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Friday, February 6, 2009

How to Network Inside Your Company

Once you have been in a job some length of time, you generally have met people from different organizations who perform different functions from you. In some cases, the meeting is serendipity, or it is required cross-group teaming.

This type of networking is good for your career, and if properly maintained, can lead to new positions in the company and possibly promotions.

The best tools to network internally are organizational charts, corporate directories, and existing contacts. To use these tools effectively is not difficult. Need an easy online web conferencing solution without an installation? Try Dimdim, it's easy, open and affordable. Sign up Now!

Suppose you are interested in how the company markets itself. Start by asking your colleagues and management what and who they know about the Marketing team. If they don't know, consult the corporate directory for the names of Marketing team. If necessary, cross check with available organizational charts to determine if you are calling a VP or a peer.

Often a blind call to the target organization will yield new people to call or at least, a direction to follow. In general, people like to help others and most would be willing to put you on the right track. Additionally, people like to talk about what the do, so gather additional knowledge along the way.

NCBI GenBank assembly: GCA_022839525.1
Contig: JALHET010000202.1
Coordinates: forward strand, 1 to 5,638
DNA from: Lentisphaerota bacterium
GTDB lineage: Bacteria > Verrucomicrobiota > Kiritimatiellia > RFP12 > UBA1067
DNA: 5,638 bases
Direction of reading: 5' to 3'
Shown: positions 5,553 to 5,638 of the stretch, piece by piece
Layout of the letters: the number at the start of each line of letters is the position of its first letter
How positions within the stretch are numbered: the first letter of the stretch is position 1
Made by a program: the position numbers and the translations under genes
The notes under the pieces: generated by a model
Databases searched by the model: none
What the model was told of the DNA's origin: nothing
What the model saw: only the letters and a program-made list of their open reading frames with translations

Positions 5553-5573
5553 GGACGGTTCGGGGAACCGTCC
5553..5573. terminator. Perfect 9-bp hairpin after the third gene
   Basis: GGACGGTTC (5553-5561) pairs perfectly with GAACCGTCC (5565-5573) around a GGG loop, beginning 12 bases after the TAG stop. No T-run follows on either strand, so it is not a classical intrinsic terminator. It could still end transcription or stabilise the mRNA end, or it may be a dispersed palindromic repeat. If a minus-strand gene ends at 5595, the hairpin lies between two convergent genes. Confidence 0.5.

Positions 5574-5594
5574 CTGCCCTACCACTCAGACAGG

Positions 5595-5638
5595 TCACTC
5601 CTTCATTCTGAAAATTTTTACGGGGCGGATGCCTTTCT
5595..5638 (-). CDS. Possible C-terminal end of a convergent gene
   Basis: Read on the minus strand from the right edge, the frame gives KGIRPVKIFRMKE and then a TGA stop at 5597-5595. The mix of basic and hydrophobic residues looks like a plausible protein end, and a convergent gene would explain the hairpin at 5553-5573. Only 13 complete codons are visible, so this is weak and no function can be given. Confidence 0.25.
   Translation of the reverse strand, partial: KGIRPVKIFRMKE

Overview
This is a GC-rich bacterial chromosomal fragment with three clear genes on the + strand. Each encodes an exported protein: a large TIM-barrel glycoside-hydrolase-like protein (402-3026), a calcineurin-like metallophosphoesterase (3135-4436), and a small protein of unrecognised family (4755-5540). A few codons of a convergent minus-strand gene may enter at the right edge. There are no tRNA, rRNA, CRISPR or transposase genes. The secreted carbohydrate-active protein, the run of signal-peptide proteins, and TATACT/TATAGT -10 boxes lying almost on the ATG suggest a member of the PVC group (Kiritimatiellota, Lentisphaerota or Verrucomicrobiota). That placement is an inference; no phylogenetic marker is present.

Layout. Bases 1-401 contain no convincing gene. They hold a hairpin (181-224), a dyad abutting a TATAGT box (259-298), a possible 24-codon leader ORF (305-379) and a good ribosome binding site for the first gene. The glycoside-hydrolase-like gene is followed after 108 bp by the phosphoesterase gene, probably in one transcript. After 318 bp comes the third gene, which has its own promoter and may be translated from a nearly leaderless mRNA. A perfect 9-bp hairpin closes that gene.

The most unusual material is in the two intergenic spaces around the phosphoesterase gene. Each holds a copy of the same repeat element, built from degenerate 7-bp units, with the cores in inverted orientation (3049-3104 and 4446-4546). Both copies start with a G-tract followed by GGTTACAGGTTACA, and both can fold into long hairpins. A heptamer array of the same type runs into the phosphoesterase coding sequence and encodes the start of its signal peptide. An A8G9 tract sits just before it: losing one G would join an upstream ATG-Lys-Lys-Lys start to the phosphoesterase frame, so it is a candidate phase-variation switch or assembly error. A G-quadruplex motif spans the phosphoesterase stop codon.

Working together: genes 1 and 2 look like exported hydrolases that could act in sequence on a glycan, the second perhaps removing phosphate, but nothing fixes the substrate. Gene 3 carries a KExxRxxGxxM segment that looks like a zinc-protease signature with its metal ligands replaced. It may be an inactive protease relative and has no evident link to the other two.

Once you have identified a contact, arrange a phone call, lunch meeting, or just a simple email to introduce yourself and make clear your reason for contact. Be willing to offer your knowledge and experience to help the contact do their job better. Like any relationship, there has to be a give and take, so be prepared to give. Executives & Professionals: Changing Jobs?

As you repeat this process, not only will you learn more about your company, but also who pulls the levers of power. As you build and nurture relationships, you can consider new possibilities and ask you contacts for the inside track. Be ready to return that favor!

Finally, building your corporate network also allows others to see you as a point of contact for your group. When people begin to rely on you for information, it builds your reputation and influence. Increased visibility and a good reputation are two of the key ingredients to building a successful career. So, use the resources available and build your network!

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